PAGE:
Whose president is it anyway?

The College of Charleston President George Benson will soon step down, and our community is under pressure to find his replacement. A January 2008 article from the Charleston Regional Business Journal, touted Benson as the person to move the College into the future, a perfect marriage of business and academics. Fast forward to September 2013 when a Post and Courier article reported 57 percent of the College’s faculty as dissatisfied with Benson’s administration. The faculty demands an academic to lead them into the future that was once so promising under Benson’s leadership.

Benson’s list of accomplishments from 2007 until now is impressive. He increased private fundraising, moved us from the Southern Conference to the Colonial Athletic Association, pushed for greater diversity and created a 10-year Strategic Plan to better the College beyond his term. However, many faculty members did not find his accomplishments fulfilling enough.

As a result of their dissatisfaction, faculty are asking for a future president whose background is in academia rather than business, but Benson is an academic. He was a professor in the Carlson School of Management at the University of Minnesota for 16 years, he has published numerous academic research reports, even a textbook, and his previous position was at the University of Georgia in the Terry School of Business. When he steps down, he will take on a new role at the College as a professor.

In comparison, the most revered former president of the College had no experience in academia. Ted Stern, who served as president from 1968 to 1978, brought the College from a small and struggling school with fewer than 500 students to a prominent college with over 5,000 students. Stern accepted his position as president straight out of the Navy, with no academic career. Former president Lee Higdon was a Wall Street executive before moving into academia. Harry Lightsey was a practicing veterinarian and lawyer before becoming a law professor and eventually president of the College.

The faculty has made its voice clear, regardless of historical precedence. But what about the student body’s voice? There are 547 various types of instructors at the College and over 10,000 students. Shouldn’t the voice of the majority count?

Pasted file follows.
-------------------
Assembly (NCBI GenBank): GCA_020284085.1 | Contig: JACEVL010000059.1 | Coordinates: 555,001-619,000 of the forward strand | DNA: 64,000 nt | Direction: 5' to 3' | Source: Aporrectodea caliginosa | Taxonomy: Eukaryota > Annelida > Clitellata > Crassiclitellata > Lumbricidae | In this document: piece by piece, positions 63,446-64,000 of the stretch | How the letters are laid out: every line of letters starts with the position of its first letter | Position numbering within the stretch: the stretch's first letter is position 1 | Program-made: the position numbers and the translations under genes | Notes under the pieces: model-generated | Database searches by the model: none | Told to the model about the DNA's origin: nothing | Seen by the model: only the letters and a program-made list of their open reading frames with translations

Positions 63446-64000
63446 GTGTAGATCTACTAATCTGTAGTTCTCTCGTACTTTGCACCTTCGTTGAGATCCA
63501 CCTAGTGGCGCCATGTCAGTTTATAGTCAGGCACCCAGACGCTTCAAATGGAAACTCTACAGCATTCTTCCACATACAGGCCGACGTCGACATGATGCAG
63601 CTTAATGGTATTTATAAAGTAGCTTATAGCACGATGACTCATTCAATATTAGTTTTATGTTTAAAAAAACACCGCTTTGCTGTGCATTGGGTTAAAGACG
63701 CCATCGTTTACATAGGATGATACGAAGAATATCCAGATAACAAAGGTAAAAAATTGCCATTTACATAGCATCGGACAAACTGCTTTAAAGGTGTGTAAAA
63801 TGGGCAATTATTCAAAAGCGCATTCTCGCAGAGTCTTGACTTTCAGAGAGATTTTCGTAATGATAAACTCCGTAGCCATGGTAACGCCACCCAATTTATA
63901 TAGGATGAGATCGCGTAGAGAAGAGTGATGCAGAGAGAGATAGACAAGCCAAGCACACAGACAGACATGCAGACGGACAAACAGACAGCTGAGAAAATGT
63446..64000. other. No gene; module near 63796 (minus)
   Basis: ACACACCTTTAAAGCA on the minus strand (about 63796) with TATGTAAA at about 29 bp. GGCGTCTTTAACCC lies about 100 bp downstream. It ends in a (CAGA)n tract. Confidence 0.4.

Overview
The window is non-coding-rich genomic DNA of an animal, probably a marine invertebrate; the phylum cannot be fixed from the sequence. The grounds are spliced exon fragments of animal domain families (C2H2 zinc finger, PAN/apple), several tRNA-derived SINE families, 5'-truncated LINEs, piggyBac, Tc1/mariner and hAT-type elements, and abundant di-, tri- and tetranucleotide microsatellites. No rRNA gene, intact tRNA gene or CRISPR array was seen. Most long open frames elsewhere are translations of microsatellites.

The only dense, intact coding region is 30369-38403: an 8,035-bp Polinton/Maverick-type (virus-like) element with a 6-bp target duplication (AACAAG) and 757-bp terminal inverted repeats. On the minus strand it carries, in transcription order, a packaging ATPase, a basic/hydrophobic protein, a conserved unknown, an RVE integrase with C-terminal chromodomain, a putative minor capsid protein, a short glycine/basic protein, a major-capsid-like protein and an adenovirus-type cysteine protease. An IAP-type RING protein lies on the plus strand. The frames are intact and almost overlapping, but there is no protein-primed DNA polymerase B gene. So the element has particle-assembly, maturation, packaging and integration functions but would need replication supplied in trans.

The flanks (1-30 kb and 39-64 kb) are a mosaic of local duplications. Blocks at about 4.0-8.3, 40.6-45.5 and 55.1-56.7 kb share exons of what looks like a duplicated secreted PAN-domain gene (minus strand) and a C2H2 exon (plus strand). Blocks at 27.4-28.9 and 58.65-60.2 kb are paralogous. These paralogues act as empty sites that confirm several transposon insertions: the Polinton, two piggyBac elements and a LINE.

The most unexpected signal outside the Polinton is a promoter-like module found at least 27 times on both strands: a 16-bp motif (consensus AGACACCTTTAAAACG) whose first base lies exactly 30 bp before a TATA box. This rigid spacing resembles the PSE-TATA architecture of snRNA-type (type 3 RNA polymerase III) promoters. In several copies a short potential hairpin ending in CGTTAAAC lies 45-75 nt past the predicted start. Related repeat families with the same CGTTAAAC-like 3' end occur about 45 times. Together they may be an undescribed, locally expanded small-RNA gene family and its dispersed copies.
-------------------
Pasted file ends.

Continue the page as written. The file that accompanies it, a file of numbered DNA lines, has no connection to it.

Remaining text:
The advisory council choosing our next president for us inversely represents campus population. Lynn Cherry is the only faculty member who specifically represents faculty interests, Student Body President Jordan Hensley is the only student to represent all 10,000 of her peers and the remaining 11 members come from the Alumni Association, the Board of Trustees and other areas that are not faculty, staff or students. In fact, staff members do not have a single representative on the committee.

While we are addressing committee’s diversity, shall we mention its gender and racial composition? The College released a list of members for the presidential search committee, dedicated to locating our new leader. There are nine men and four women on this committee that represents a school that is 36 percent male and 64 percent female. In addition, the only non-white representatives on the committee are two African Americans. For a school that says it is trying to increase and prioritize diversity, where is our internal commitment to the cause? A very select population sample is making a decision that will affect people who have no connection to them beyond funds for this public institution.

From a bystander perspective, all we can say is that we hope they choose someone who will do a good job and represent student interests. The presidents who succeeded did not do so because of their specific backgrounds. Whether the next president is a former professor or political powerhouse doesn’t matter. We need someone with a positive vision for the College and the leadership skills necessary to bring a largely apathetic campus into a dynamic future.

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